No surprise Netflix interested in programme like Blue Planet, says BBC chief
Tim Davie said he is conscious of the competition and that imitation is the sincerest form of flattery but thinks the BBC can still ‘do rather well’.
The outstanding success of the Blue Planet series has perhaps unsurprisingly caught the interest of Netflix, according to a BBC chief.
Blue Planet II, the wildlife documentary series which explored the planet’s oceans and was presented by Sir David Attenborough, was a big hit in 2017.
BBC Studios chief executive Tim Davie told the Voice Of The Listener & Viewer (VLV) autumn conference in London: “I think a few years ago people were a bit worries about natural programming because drama was all-conquering, but actually, with Blue Planet II and the sequence of landmarks we have got coming up, I think we have never been more bullish about how defining these programmes are.
“It is no surprise that others looking at what is going to drive a subscription service are going to come in there and find programming of that type.”
It was announced earlier this month that Sir David is to narrate an eight-part documentary series for streaming service Netflix about “the beauty and fragility of our natural world”.
It has been produced in collaboration with Silverback Films, whose director, Alastair Fothergill, made Planet Earth and The Blue Planet for the BBC.
It took four years to make and is the first Netflix series for Sir David, who has previously fronted programmes for Sky and digital channel Eden.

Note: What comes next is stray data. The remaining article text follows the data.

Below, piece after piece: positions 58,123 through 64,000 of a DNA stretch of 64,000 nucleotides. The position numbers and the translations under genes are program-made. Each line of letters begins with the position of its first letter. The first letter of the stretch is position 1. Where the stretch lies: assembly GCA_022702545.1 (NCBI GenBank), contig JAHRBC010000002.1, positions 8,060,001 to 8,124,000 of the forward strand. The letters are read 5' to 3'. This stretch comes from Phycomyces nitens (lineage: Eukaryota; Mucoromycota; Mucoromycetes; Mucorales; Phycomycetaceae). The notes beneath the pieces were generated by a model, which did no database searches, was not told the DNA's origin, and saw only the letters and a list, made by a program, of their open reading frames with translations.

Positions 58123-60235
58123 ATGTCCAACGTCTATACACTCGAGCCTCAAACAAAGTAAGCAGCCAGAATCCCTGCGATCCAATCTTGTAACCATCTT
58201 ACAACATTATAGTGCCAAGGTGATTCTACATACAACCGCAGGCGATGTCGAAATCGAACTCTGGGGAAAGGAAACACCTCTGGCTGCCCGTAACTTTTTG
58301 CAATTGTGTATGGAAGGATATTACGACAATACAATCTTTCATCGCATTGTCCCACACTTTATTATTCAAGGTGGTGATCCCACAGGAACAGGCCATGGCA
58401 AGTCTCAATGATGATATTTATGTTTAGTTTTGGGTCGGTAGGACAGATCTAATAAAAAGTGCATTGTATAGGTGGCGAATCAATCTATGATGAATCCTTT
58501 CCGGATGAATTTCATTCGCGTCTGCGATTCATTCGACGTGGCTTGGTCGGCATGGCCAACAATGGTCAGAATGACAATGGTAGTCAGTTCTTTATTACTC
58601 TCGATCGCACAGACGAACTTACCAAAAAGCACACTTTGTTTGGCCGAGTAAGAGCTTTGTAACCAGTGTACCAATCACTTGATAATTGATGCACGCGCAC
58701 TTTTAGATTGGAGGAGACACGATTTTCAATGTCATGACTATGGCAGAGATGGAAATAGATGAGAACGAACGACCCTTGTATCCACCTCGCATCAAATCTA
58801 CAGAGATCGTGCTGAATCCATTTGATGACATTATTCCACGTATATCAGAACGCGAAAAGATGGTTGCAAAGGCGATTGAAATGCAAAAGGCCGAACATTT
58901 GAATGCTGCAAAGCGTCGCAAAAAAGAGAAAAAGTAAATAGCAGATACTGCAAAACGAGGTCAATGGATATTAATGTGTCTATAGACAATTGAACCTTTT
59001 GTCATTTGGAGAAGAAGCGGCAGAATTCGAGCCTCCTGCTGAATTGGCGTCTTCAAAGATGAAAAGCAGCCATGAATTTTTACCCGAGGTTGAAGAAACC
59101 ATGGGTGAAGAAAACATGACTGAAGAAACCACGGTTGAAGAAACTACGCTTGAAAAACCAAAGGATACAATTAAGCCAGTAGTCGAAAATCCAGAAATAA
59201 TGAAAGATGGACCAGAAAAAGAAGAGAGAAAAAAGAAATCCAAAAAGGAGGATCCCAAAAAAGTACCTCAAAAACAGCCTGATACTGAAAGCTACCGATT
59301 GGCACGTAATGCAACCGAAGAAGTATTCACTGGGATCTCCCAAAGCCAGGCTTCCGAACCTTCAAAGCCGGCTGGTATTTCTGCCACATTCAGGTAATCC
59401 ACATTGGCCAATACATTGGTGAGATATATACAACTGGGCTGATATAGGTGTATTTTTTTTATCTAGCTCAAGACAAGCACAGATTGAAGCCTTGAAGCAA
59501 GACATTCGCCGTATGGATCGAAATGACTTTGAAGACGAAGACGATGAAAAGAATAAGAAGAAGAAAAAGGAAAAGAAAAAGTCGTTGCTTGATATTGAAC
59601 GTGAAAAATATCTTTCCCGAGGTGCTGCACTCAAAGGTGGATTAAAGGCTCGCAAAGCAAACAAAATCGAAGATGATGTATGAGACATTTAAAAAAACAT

Mr Davie said the BBC has great strength in this line of work but it has to ensure the right funding is in place, along with “the right passionate people” and that they have the necessary resources.
He described the use of innovation as part of the “amazing strength” of these programme-makers.
“There is a very young 92-year-old by the name of David Attenborough and he is always pushing innovation. It is amazing,” said Mr Davie.
“The thing about Blue Planet II is the amount of new technology that has been deployed, the amount of research and scientific underpinning … is something which gives me some confidence that we can keep up our competitive edge versus other people whatever they do.”
He said he is conscious of the competition and the idea that imitation is the sincerest form of flattery but he thinks the BBC can still “do rather well” in this area.
He also said he could imagine working with Netflix.
Asked if he would consider making content to be shown on Netflix or Amazon, Mr Davie said: “Yes I would. The question is would I consider it? Yes I would consider it.”
He said he “would consider it not impossible” and added: “Certainly I wouldn’t make work that I am not very proud of and fit with the company strategy.”
The BBC remains a big attraction for talent, working both behind and in front of the camera, according to Mr Davie.
He said: “There is something still incredibly compelling for many writers and many people to be on BBC One and to launch a title in that way.
“We are a long way from being a spent force in terms of people thinking about where they write, how they write and, frankly, if they want to work for an American company rather than us.
“We are dealing with human beings and talent and that is what makes it interesting.”